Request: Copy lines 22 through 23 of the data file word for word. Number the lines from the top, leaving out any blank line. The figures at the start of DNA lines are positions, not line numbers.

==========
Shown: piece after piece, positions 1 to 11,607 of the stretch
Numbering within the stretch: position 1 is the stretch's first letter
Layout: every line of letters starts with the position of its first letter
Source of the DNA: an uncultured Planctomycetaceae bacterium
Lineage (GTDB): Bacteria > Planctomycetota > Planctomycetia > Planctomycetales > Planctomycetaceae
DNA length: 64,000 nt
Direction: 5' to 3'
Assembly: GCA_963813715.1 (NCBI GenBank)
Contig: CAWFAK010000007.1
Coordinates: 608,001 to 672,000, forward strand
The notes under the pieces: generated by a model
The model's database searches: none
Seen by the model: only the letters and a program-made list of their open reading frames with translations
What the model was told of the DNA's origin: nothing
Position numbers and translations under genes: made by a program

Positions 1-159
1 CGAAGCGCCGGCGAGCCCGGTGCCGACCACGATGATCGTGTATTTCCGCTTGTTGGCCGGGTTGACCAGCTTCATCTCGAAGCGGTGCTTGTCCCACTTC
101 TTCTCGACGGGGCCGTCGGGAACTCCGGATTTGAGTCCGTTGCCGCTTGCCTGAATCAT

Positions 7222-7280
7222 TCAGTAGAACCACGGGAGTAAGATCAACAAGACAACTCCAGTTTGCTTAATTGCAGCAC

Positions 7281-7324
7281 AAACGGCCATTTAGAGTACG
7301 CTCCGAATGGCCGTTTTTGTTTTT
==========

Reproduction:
7281 AAACGGCCATTTAGAGTACG
7301 CTCCGAATGGCCGTTTTTGTTTTT